At first glance, Dorte Mandrup’s design for the Wadden Sea Center seems to mimic the landscape. Its low height, its horizontal lines and, above all, its materiality make it a modern building in perfect harmony with the local nature. But its connection also encompasses the built heritage of the region, more specifically because of its covering with straw, harvested and dried close to the land. This is an extremely traditional and historic building technique, but which is rarely attributed to contemporary buildings. In this article we will rescue some of the history of this natural material, its constructive characteristics and some examples of use.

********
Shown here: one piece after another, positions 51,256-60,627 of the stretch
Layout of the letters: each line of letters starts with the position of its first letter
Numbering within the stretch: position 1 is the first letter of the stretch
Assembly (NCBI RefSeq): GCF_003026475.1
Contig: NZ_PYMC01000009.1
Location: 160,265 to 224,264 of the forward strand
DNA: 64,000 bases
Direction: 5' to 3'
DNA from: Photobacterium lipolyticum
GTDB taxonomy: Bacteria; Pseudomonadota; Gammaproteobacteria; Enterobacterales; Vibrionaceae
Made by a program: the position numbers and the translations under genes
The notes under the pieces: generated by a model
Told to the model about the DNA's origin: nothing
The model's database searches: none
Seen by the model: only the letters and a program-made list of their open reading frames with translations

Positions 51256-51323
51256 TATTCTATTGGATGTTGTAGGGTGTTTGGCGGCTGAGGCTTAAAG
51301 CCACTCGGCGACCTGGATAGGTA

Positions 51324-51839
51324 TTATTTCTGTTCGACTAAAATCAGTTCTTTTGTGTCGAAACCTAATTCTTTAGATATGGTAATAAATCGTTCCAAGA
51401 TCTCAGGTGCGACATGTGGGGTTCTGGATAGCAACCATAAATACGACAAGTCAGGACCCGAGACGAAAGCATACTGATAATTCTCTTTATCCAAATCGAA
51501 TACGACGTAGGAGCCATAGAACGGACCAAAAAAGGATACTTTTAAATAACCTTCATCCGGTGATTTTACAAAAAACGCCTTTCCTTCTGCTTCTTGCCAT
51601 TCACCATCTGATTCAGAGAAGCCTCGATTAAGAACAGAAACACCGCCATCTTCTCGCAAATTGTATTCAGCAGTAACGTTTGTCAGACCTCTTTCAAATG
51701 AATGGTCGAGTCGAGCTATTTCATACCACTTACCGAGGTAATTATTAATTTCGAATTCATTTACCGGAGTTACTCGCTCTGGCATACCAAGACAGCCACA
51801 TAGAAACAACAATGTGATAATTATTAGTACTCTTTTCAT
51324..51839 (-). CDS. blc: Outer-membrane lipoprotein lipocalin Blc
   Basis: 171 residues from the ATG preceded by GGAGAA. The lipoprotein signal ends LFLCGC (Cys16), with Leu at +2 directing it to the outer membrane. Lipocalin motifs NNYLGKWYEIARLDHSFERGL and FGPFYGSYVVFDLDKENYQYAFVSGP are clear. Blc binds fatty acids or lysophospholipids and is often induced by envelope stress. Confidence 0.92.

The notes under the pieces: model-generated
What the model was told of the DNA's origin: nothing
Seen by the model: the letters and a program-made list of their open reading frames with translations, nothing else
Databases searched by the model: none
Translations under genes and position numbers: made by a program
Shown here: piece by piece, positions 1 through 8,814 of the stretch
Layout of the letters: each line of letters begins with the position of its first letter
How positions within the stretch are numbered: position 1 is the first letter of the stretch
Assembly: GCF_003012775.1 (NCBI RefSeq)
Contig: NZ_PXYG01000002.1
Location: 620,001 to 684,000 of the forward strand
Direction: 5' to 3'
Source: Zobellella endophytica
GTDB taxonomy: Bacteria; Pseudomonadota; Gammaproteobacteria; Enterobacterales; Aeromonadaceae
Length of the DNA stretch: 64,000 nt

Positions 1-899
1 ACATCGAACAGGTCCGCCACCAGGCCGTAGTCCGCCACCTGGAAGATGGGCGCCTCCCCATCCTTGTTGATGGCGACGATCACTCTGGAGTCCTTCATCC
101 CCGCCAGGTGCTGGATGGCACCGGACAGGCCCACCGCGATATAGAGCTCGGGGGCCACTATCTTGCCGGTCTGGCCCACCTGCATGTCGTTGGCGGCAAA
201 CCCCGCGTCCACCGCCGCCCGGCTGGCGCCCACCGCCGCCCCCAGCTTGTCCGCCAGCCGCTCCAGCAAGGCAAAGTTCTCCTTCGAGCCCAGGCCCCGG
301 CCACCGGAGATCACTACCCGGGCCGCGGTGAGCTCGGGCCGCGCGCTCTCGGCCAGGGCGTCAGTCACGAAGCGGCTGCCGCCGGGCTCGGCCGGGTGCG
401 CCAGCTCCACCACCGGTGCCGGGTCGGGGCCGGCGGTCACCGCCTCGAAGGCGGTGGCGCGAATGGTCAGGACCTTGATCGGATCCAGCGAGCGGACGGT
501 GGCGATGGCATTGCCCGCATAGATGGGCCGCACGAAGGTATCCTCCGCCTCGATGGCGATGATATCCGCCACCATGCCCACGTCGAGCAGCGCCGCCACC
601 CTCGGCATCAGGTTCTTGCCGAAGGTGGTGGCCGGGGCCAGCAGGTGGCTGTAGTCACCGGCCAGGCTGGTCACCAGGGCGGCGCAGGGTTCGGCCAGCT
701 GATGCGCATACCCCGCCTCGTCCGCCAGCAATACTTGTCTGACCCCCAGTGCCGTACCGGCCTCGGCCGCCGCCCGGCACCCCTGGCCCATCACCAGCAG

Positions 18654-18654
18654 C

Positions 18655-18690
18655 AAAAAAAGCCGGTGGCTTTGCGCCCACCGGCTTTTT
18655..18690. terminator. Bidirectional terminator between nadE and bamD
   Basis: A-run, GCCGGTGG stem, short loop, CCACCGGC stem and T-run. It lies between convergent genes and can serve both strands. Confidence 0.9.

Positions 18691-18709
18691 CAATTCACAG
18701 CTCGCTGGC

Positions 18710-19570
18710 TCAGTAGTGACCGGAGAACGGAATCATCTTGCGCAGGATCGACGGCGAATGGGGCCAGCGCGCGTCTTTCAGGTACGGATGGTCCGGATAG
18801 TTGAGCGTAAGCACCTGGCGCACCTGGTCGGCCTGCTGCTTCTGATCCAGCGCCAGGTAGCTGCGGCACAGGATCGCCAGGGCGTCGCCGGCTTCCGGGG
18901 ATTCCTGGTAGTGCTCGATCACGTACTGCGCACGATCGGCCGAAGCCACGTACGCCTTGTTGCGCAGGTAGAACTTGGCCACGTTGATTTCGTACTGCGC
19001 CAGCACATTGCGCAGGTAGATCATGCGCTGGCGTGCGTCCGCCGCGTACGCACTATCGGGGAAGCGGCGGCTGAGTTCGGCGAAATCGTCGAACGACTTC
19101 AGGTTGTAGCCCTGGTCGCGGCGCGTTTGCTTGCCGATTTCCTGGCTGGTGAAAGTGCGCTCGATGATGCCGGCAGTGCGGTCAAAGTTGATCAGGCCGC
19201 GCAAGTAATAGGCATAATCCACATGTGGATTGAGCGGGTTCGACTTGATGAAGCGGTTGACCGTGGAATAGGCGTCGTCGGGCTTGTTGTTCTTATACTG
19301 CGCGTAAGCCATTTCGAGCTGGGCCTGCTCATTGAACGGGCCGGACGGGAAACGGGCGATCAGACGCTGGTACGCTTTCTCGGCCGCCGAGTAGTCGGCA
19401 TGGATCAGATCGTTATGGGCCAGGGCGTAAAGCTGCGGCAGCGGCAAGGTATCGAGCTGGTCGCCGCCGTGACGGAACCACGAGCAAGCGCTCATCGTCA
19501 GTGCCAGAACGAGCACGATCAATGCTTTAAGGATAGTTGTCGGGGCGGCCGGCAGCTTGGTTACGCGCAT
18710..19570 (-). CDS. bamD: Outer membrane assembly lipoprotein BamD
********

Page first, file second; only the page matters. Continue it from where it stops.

Researching the history of the use of thatched roofing is quite challenging. As it is a natural and biodegradable material, there are very few traces of its use in old constructions, unlike stone structures or even rudimentary cements, for example. However, researchers point out that the thatched structures date from the time when humans stopped being nomads and dedicated themselves to agriculture. There are indications of their use in the Aztec empires and in the first buildings of what we now call Europe, as well as research on its use in Europe, the UK and Mexico, among many others.

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